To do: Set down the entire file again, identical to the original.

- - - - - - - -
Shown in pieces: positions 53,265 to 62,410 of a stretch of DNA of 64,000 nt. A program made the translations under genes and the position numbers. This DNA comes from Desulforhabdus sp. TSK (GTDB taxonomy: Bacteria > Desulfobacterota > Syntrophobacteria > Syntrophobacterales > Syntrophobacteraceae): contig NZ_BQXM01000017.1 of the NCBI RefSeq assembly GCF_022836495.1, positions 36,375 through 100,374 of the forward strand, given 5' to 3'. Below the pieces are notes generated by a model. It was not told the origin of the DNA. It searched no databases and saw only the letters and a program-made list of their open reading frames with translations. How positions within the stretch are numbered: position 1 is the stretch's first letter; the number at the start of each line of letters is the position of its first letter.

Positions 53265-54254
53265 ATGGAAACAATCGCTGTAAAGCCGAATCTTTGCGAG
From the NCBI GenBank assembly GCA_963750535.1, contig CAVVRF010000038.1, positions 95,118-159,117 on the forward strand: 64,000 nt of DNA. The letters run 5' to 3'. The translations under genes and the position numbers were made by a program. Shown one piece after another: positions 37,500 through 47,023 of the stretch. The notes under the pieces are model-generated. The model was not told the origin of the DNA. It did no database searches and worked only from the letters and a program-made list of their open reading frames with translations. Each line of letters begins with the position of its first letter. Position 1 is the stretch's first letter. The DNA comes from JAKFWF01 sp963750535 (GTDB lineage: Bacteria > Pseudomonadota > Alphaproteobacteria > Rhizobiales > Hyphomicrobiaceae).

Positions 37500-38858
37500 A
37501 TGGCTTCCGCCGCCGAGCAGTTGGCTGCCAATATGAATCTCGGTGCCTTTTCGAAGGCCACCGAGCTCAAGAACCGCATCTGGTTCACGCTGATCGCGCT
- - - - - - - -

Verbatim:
Shown in pieces: positions 53,265 to 62,410 of a stretch of DNA of 64,000 nt. A program made the translations under genes and the position numbers. This DNA comes from Desulforhabdus sp. TSK (GTDB taxonomy: Bacteria > Desulfobacterota > Syntrophobacteria > Syntrophobacterales > Syntrophobacteraceae): contig NZ_BQXM01000017.1 of the NCBI RefSeq assembly GCF_022836495.1, positions 36,375 through 100,374 of the forward strand, given 5' to 3'. Below the pieces are notes generated by a model. It was not told the origin of the DNA. It searched no databases and saw only the letters and a program-made list of their open reading frames with translations. How positions within the stretch are numbered: position 1 is the stretch's first letter; the number at the start of each line of letters is the position of its first letter.

Positions 53265-54254
53265 ATGGAAACAATCGCTGTAAAGCCGAATCTTTGCGAG
From the NCBI GenBank assembly GCA_963750535.1, contig CAVVRF010000038.1, positions 95,118-159,117 on the forward strand: 64,000 nt of DNA. The letters run 5' to 3'. The translations under genes and the position numbers were made by a program. Shown one piece after another: positions 37,500 through 47,023 of the stretch. The notes under the pieces are model-generated. The model was not told the origin of the DNA. It did no database searches and worked only from the letters and a program-made list of their open reading frames with translations. Each line of letters begins with the position of its first letter. Position 1 is the stretch's first letter. The DNA comes from JAKFWF01 sp963750535 (GTDB lineage: Bacteria > Pseudomonadota > Alphaproteobacteria > Rhizobiales > Hyphomicrobiaceae).

Positions 37500-38858
37500 A
37501 TGGCTTCCGCCGCCGAGCAGTTGGCTGCCAATATGAATCTCGGTGCCTTTTCGAAGGCCACCGAGCTCAAGAACCGCATCTGGTTCACGCTGATCGCGCT